Again, more injuries for the Mocs will make this a depleted unit. Gunner Miller is probably out for this game, and expect to see UT-Chattanooga in a 4-2-5 rather than trying to replace him. Wes Dothard and Muhasibi Wakeel will start, with Wakeel having the task of replacing Miller. Dothard is the team’s leading tackler and is a high-quality Division-IAA player, able to make plays in the passing game and behind the line of scrimmage in run support. He could probably play for several SEC teams in certain packages. Wakeel, though, has yet to show he can be a difference-maker, although he has good quickness and will probably finish with a high tackle count. Depth is iffy; C.J. Murrell and Whit Shelton are the best the Mocs have. Alabama will start C.J. Mosley and Trey DePriest inside, with Reggie Ragland, Tana Patrick and Reuben Foster coming off the bench. Adrian Hubbard, Xzavier Dickson and Denzel Devall will start outside, with Ryan Anderson, Tim Williams and Dillon Lee providing depth. Advantage: Alabama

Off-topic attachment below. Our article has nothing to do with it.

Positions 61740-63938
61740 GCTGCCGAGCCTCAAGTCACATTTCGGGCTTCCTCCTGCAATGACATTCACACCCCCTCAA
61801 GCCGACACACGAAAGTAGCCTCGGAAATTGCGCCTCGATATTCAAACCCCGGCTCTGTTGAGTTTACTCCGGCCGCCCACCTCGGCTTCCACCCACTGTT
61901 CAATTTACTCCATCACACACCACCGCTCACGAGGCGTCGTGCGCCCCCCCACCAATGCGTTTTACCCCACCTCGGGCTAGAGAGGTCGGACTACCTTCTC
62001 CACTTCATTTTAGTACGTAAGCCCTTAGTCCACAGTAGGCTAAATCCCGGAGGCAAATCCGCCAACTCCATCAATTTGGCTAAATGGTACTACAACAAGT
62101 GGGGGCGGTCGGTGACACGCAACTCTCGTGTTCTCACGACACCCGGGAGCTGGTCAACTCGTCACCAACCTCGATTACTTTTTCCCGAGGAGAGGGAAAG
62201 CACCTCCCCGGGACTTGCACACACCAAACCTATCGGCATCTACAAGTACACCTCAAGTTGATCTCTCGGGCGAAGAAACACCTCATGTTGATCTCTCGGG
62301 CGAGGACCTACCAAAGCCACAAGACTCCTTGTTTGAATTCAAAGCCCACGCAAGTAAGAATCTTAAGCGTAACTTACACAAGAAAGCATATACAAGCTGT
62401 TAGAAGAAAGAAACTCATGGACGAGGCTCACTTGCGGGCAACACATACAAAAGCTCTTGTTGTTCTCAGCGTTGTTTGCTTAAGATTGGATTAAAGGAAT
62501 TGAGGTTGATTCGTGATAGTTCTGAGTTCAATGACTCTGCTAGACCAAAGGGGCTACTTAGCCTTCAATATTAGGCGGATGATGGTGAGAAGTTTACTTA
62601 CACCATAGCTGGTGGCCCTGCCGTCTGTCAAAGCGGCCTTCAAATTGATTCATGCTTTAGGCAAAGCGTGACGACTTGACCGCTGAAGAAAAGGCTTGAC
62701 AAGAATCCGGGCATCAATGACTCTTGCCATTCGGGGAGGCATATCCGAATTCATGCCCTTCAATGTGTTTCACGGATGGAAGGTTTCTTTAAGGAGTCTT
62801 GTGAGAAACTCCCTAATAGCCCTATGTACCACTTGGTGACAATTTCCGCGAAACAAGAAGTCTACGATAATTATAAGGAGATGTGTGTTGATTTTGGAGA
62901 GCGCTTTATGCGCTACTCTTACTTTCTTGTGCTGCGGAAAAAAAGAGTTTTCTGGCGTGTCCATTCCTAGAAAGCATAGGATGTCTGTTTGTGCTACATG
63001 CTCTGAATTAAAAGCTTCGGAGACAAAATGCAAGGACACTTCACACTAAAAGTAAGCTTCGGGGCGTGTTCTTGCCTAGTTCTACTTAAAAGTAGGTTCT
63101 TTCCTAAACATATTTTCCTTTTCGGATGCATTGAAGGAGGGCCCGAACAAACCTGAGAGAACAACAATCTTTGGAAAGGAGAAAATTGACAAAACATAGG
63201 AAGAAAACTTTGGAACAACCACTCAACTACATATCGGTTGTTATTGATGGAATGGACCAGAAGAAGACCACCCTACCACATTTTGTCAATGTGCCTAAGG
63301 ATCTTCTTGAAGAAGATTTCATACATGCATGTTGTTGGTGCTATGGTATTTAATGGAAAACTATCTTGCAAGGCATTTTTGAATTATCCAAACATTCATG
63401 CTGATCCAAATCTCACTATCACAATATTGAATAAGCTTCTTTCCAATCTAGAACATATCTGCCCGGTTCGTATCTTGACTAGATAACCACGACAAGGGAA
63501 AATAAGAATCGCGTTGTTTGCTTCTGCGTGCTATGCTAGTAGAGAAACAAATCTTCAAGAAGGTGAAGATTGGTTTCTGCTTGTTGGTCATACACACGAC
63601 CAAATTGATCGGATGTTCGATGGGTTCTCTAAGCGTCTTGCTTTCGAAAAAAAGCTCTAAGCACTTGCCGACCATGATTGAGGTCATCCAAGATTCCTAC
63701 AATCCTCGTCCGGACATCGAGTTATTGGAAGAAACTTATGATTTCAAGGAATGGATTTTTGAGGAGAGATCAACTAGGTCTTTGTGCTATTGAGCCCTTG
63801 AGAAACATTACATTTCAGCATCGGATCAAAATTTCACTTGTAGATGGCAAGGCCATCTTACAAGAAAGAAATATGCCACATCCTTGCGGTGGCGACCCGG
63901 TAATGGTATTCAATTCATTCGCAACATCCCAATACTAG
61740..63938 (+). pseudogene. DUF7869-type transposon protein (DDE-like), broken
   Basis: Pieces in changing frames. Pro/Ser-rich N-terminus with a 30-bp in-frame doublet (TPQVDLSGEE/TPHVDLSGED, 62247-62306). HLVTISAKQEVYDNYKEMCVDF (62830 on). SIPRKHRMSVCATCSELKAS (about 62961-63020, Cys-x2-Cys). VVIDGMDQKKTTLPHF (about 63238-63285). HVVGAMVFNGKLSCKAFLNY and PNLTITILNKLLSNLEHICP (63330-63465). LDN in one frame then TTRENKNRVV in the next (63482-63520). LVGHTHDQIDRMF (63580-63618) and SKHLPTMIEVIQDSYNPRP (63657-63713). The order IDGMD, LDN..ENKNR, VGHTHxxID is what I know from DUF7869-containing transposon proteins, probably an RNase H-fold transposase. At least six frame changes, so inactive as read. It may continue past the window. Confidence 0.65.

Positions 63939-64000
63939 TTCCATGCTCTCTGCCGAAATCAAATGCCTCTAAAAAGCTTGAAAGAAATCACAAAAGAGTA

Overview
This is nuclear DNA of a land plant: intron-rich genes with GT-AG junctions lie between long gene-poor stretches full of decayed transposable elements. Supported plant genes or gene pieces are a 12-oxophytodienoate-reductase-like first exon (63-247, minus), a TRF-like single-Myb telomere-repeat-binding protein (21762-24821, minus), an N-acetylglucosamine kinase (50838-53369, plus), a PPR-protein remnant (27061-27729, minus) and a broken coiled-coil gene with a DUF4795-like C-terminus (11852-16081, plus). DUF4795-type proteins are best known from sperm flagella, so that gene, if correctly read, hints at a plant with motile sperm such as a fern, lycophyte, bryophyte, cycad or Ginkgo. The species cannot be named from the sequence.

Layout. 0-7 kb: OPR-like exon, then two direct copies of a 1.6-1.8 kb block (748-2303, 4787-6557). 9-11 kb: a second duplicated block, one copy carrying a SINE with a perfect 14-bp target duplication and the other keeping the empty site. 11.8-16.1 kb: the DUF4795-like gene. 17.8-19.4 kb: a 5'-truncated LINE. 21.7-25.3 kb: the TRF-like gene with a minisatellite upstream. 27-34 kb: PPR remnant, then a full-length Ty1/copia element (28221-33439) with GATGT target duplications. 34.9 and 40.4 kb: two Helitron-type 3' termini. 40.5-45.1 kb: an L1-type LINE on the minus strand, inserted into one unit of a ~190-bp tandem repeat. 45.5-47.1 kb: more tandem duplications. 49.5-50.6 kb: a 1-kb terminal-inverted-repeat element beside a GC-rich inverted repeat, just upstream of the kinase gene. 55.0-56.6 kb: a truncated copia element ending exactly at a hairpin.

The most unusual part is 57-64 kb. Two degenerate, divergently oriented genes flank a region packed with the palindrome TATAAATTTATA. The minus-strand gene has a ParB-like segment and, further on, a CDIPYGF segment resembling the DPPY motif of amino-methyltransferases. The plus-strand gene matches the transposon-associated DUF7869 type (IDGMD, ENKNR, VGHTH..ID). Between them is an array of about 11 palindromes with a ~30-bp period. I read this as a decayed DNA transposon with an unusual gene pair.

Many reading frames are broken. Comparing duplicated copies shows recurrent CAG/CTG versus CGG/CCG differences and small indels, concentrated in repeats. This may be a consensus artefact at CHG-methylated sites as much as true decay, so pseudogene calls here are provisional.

The secondary has been a strong point for the Mocs this season, while Alabama is dealing with injuries at the moment. Alabama could be without Deion Belue for this game, which would mean Cyrus Jones would start opposite either John Fulton (a good bet given Saturday is Senior Day) or Bradley Sylve, who appears to finally be back from an ankle sprain. Maurice Smith and Eddie Jackson will add depth. At safety, Ha’Sean Clinton-Dix and Landon Collins will start, with Geno Smith the primary backup. Jarrick Williams got dinged up against MSU, so look for more of Jabriel Washington or Jai Miller this week. The Mocs are led by safeties D.J. Key and Chaz Moore along with cornerback Kadeem Wise. Corner Dee Virgin and safety Zach McCarter round out the starting group in the Mocs’ 5-DB set. There is a decided drop-off from the first three names to Virgin and McCarter in terms of playmaking ability; Wise, Key and especially Moore have been good in run support as well as being stingy against the pass. This is one area where the Mocs’ depth stands up to Alabama’s. Sema’Je Kendall, Ryan Bossung, Nakevion Leslie, Beau Simmons, Cedric Nettles and Oscar Prado have all played this year for the Mocs, along with Will Johnson, who is likely out for this game. The Mocs won’t be a pushover in the secondary, and if Belue is absent for Alabama, this comparison gets a lot tighter. But Alabama’s edge at the strong safety position probably makes the difference in a closer-than-expected battle. Advantage: Alabama